Next up from there is Adobe Premiere Pro CC, and again, I wanted to make this as diverse as possible, because not only does the program matter, the camera as well as the codec plays a factor as well. First up, I took 4K ARRI Alexa Mini ProRes footage, dropped that into a 4K timeline, and then bounced that into a 4K H.264 file. In this case, the Core i9 MacBook Pro was about two minutes faster. And I think the big thing here is, the codec is super efficient. So if you shoot video, and you can shoot ProRes, it is much, much easier on your computer. From there, next up is 5K RED RAW footage, which is very similar to Dave2D's test. It's extremely, extremely taxing on the computer, so I 100%, no arguments, saw thermal throttling here, but what I did was take that 5K footage, drop it in a 4K timeline, and then export that into a 4K H.264 file. This test took forever, to the point where it pushed these MacBook Pros to its knees and, honestly, you could probably cook an egg on one of these machines. It got to the point where it was about 100 degrees Celsius, so Apple, in this case yeah there's no arguing, the MacBook Pro needs a better thermal solution. Surprisingly though, or, maybe unsurprising, the i9 MacBook Pro was again about two minutes faster than the baseline model. Next from there, I wanted to do a more common scenario, because I get it, not everyone's shooting RED or ARRI, so I took Sony a7 III footage, 4K, 100 megabits, and then dropped that into a 1080p timeline and then bounced that into a 1080p H.264 file. So once again, the i9 MacBook Pro was about two minutes faster than the baseline i7, which lines up in pretty much every test so far I've done in Premiere Pro, but where I saw the biggest difference between these two models is actually using Canon C200 RAW Light footage. Big shout out to Mondo Bytes for sending this footage over so I could really make this round of tests diverse. He actually did a really interesting video on his iMac Pro versus a decked-out, custom built PC, so I'll drop a link down below, and make sure you guys check that out. But yeah, with the i9 MacBook Pro, it was about 10 minutes faster than the baseline i7 model, which in this case, is a huge difference.

Next from there, it was time to jump over to Final Cut Pro X and the theme you'll see with this is it is so much faster than Premiere Pro, it's not even funny at this point. I do want to state with these Final Cut Pro tests, I did leave background rendering off, so these timelines were completely unrendered as it exported because that's going to give us the truest representation of how these machines actually work. That also means if these timelines were rendered, the exports would be even faster, but as you'll see, even with background rendering off, the exports are crazy fast. So first up is that ARRI Alexa Mini 4K ProRes footage, pretty much an identical timeline to what I used in Premiere Pro, the only difference is in Final Cut Pro, with background rendering off, it still exported these in the two minute realm.

Now, because ProRes is so efficient, you're not really needing a ton of processing power. So if you edit natively in ProRes and don't need to transcode, there might not be a huge reason to go to i9, but it's still faster nonetheless. Next from there I took that 5K RED RAW footage, about five minutes of that, and then exported that into ProRes 422. Again, much faster than Premiere Pro, but the big difference here is the i9 was actually about three minutes faster, which is more of a big deal. Next up from there is Sony a7 III footage, again, this is 4K 100 megabit, dropped into a 1080p timeline, and then exported into a 1080p H.264 file. Once again, the i9 is definitely faster than the baseline i7 MacBook Pro, but it depends how much you need that speed. So if you shoot a lot of a7 footage, and maybe that isn't super tempting to you, then I would honestly stay with the i7 because it's gonna perform great with tasks like that. Next from there in Final Cut Pro X, jumping back to the Canon C200 RAW Light footage, where we saw exports in Premiere Pro of 28 and 38 minutes, we saw export speeds of nine minutes and seven minutes on these MacBook Pros.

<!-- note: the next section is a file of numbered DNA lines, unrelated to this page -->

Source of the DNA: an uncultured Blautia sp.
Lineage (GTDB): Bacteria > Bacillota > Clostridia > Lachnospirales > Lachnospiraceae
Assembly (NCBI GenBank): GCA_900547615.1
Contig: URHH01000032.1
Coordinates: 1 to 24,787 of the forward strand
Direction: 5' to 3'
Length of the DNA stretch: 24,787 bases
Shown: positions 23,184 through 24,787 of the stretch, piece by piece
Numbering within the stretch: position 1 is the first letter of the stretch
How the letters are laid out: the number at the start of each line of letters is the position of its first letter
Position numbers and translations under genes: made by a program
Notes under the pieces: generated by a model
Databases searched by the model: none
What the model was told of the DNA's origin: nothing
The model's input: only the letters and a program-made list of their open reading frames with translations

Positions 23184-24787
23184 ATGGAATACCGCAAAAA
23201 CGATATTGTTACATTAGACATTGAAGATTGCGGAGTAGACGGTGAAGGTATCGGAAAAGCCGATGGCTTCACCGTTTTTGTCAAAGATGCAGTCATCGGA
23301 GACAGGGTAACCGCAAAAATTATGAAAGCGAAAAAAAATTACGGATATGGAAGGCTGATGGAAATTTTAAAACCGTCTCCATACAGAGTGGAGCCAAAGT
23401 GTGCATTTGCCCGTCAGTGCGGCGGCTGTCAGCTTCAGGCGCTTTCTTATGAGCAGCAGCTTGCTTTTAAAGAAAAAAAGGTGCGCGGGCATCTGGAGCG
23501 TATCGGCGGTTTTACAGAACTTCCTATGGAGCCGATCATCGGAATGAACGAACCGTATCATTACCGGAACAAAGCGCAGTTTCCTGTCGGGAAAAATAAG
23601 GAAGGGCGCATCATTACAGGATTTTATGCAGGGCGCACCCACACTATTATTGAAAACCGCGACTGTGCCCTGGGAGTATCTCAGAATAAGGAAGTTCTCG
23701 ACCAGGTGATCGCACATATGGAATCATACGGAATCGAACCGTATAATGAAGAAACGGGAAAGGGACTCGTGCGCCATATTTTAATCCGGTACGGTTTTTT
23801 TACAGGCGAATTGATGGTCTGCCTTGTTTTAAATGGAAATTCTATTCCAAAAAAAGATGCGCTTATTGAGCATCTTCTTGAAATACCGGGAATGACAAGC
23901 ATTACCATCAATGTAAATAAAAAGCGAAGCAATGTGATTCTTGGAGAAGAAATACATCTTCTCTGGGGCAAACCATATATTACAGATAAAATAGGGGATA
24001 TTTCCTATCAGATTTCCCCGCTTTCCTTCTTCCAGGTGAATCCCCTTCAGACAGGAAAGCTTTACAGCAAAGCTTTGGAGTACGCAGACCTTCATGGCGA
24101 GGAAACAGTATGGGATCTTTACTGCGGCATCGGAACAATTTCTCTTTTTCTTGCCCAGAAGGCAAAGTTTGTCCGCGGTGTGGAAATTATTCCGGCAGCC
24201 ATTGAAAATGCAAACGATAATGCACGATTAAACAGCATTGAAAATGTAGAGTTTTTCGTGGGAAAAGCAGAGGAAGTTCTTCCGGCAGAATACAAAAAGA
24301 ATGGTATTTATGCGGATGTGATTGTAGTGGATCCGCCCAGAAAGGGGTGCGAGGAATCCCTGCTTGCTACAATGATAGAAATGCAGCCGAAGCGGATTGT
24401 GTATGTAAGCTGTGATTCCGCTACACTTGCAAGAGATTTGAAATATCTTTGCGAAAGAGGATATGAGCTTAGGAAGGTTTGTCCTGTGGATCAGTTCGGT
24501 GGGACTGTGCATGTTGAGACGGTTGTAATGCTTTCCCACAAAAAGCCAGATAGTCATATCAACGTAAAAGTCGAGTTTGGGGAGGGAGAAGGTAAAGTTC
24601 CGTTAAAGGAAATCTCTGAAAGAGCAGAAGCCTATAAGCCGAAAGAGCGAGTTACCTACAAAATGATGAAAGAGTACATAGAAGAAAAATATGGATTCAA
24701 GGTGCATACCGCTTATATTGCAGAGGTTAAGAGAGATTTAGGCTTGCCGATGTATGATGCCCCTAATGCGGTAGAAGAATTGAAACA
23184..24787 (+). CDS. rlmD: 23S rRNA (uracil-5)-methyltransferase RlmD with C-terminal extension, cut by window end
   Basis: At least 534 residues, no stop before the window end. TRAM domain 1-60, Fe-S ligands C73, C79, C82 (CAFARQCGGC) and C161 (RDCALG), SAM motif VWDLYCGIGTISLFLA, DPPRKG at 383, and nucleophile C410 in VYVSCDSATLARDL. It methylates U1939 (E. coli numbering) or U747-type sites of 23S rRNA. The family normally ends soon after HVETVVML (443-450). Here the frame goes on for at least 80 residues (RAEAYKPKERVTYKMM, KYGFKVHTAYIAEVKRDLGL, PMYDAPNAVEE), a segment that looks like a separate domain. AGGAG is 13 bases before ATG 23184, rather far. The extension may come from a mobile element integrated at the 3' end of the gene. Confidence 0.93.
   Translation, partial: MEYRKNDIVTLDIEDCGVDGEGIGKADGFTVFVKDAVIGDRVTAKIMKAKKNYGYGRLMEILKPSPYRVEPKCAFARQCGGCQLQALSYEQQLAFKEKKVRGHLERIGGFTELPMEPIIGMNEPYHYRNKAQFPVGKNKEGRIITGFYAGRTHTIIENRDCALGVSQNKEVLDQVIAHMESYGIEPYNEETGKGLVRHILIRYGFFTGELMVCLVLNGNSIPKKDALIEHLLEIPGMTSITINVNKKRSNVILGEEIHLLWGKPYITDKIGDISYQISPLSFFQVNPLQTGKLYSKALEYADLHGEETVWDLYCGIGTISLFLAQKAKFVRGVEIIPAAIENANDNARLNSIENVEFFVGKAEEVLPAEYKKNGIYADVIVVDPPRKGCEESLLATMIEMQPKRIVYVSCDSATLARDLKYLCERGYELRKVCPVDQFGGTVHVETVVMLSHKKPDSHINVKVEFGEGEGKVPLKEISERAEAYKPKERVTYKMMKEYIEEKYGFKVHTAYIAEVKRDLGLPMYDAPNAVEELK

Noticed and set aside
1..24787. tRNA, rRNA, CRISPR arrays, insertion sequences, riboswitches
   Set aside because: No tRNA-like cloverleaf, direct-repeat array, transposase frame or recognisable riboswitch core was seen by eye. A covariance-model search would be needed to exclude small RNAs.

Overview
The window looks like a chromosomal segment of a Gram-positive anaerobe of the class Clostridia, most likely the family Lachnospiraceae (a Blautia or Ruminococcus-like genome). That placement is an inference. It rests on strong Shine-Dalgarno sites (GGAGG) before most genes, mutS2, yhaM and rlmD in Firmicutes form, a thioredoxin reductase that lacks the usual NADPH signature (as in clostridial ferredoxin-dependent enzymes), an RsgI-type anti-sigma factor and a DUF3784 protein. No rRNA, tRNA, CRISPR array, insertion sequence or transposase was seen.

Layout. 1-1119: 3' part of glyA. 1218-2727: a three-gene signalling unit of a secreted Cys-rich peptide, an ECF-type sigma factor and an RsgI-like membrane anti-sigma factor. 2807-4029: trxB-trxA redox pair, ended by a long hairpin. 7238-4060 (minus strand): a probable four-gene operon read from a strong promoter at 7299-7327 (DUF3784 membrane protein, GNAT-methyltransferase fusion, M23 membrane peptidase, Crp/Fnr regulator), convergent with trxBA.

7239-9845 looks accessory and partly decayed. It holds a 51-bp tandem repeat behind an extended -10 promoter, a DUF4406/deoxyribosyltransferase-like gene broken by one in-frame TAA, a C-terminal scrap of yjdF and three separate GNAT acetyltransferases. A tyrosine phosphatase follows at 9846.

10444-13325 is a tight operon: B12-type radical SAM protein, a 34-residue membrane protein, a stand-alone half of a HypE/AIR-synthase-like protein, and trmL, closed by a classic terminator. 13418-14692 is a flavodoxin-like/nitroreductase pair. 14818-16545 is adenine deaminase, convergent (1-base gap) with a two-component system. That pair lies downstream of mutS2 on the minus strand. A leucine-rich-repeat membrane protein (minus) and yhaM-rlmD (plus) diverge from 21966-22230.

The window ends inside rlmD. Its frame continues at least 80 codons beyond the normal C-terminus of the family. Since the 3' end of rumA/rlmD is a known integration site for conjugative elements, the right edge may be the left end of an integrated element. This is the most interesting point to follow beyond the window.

Again here, the i9 is the faster machine, and for the most part that kinda seems to be going rate, about one-to-three minutes of performance difference. Obviously there are variables, maybe you're using ProRes, maybe you're working in 1080p, and in those instances where the performance isn't huge, that's where you gotta decide, is the i9 or the i7 better for me. Now yes, I use Final Cut Pro to edit every single one of my videos, the video you are watching right now is edited in Final Cut Pro X. I don't wanna turn this into a Final Cut versus Premiere war, but I think if you're editing on a Mac, at least give Final Cut Pro a shot, or, maybe even try DaVinci Resolve, because that is light years faster than Premiere Pro as well. In DaVinci Resolve, I took that Canon C200 RAW footage, exported that into an H.264 file, and it was honestly almost as fast as Final Cut Pro X, and again, miles faster than Premiere Pro so Adobe, you really need to step up the performance. Next from there, using HandBrake, I took an MKV Blu-ray rip of Guardians of the Galaxy, and then transcoded that into H.264 and once again, the i9 MacBook Pro was about two minutes faster. From there, I took a 22 minute, 4K H.264 file, and then transcoded that in Compressor to 4K HEVC. In this case, the i9 MacBook Pro was a little over a minute faster, so it's not a huge difference, but where I'm willing to bet the bigger difference is is jumping from 6-core to last year's quad-core, and that'll definitely be next up in the testing. So, that has been quite the mouthful, my brain is just about melted. You see in certain cases where the i9 actually makes sense, and certain cases it doesn't, but hopefully you found this video helpful. There is more testing to be done though, last year's model, the 13-inch MacBook Pros, if you haven't yet, make sure you subscribe, turn on that bell so you don't miss those videos. Huge shout out to dbrand for supplying that beautiful skin, maybe you don't want to upgrade your MacBook, but you want to upgrade the looks, it is the cheapest, easiest, sexiest way to do that.